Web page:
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The Iliad of Homer

Page: 193

Achilles, great Achilles, yet remains
On yonder decks, and yet o'erlooks the plains!"
The counsel pleased; and Hector, with a bound,
Leap'd from his chariot on the trembling ground;
Swift as he leap'd his clanging arms resound.
"To guard this post (he cried) thy art employ,
And here detain the scatter'd youth of Troy;
Where yonder heroes faint, I bend my way,
And hasten back to end the doubtful day."
This said, the towering chief prepares to go,
Shakes his white plumes that to the breezes flow,
And seems a moving mountain topp'd with snow.
Through all his host, inspiring force, he flies,
And bids anew the martial thunder rise.
To Panthus' son, at Hector's high command
Haste the bold leaders of the Trojan band:
But round the battlements, and round the plain,
For many a chief he look'd, but look'd in vain;
Deiphobus, nor Helenus the seer,
Nor Asius' son, nor Asius' self appear:
For these were pierced with many a ghastly wound,
Some cold in death, some groaning on the ground;
Some low in dust, (a mournful object) lay;
High on the wall some breathed their souls away.
Far on the left, amid the throng he found
(Cheering the troops, and dealing deaths around)
The graceful Paris; whom, with fury moved,
Opprobrious thus, th' impatient chief reproved:
"Ill-fated Paris! slave to womankind,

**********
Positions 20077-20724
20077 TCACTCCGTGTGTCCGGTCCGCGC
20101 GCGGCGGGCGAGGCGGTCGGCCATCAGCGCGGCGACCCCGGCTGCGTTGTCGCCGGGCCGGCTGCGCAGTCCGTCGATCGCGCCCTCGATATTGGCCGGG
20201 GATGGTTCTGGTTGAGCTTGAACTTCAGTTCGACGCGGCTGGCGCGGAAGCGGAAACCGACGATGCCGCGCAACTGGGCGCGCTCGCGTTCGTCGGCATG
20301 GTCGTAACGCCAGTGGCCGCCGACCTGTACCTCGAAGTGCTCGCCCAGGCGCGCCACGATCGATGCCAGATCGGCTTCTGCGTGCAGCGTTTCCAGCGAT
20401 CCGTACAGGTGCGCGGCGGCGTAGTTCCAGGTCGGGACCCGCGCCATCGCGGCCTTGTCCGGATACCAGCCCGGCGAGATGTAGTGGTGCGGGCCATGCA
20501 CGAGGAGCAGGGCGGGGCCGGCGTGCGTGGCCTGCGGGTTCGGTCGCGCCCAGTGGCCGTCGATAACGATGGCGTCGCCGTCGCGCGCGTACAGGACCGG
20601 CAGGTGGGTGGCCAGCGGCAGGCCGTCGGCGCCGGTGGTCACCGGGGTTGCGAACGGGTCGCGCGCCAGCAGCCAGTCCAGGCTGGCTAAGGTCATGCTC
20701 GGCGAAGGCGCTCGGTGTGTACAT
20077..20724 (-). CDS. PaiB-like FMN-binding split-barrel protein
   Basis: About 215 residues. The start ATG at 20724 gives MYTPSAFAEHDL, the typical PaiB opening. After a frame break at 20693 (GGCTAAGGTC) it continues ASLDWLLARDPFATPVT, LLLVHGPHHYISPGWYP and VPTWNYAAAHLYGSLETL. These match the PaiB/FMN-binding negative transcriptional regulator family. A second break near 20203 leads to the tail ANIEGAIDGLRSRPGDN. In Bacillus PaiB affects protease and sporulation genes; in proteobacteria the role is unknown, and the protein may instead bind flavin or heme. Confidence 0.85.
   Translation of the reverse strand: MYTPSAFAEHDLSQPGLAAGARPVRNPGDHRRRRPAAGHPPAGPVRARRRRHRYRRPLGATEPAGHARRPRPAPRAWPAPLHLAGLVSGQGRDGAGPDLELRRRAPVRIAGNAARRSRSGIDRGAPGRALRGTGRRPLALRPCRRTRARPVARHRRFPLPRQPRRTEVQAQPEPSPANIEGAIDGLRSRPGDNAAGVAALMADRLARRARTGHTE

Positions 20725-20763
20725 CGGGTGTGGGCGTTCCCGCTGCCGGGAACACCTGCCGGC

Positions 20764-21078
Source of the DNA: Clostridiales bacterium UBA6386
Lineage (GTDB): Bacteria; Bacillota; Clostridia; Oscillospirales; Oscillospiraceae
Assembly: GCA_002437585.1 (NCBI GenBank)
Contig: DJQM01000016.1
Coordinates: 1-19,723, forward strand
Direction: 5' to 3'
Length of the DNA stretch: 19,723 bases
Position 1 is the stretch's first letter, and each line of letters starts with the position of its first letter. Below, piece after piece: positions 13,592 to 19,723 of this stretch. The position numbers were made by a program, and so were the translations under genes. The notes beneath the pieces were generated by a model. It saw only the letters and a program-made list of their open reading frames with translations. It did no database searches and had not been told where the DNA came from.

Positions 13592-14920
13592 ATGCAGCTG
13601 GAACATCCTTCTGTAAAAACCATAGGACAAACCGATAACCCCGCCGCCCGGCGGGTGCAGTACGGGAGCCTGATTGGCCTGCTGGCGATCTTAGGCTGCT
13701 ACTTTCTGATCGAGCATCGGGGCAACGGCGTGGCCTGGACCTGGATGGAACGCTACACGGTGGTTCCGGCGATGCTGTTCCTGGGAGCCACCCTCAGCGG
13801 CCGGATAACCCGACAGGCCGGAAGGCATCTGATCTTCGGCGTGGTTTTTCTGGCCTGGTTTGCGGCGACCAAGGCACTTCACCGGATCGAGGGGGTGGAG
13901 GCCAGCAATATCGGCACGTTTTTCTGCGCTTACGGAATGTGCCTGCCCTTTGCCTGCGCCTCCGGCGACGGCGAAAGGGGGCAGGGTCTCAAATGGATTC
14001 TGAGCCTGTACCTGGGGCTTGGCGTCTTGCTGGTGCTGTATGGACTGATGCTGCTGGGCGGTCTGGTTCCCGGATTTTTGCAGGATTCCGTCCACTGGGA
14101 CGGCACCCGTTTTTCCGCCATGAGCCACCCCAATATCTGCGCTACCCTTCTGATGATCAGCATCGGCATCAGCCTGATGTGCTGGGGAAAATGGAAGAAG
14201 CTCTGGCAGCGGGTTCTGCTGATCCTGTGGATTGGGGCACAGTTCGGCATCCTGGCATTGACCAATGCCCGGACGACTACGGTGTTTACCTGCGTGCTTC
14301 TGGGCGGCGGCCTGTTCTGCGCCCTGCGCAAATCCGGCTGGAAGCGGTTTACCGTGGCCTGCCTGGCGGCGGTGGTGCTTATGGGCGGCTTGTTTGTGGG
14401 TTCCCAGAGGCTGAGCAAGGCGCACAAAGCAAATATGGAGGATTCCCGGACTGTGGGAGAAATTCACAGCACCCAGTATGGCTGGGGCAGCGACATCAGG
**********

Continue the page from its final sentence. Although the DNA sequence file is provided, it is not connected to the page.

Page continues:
As smooth of face as fraudulent of mind!
Where is Deiphobus, where Asius gone?
The godlike father, and th' intrepid son?
The force of Helenus, dispensing fate;
And great Othryoneus, so fear'd of late?
Black fate hang's o'er thee from th' avenging gods,
Imperial Troy from her foundations nods;
Whelm'd in thy country's ruin shalt thou fall,
And one devouring vengeance swallow all."
When Paris thus: "My brother and my friend,
Thy warm impatience makes thy tongue offend,
In other battles I deserved thy blame,
Though then not deedless, nor unknown to fame:
But since yon rampart by thy arms lay low,
I scatter'd slaughter from my fatal bow.
The chiefs you seek on yonder shore lie slain;
Of all those heroes, two alone remain;
Deiphobus, and Helenus the seer,
Each now disabled by a hostile spear.
[pg 251]
Go then, successful, where thy soul inspires:
This heart and hand shall second all thy fires:
What with this arm I can, prepare to know,
Till death for death be paid, and blow for blow.
But 'tis not ours, with forces not our own
To combat: strength is of the gods alone."
These words the hero's angry mind assuage:
Then fierce they mingle where the thickest rage.
Around Polydamas, distain'd with blood,
Cebrion, Phalces, stern Orthaeus stood,
Palmus, with Polypoetes the divine,
And two bold brothers of Hippotion's line
(Who reach'd fair Ilion, from Ascania far,
The former day; the next engaged in war).
As when from gloomy clouds a whirlwind springs,
That bears Jove's thunder on its dreadful wings,
Wide o'er the blasted fields the tempest sweeps;
Then, gather'd, settles on the hoary deeps;
The afflicted deeps tumultuous mix and roar;

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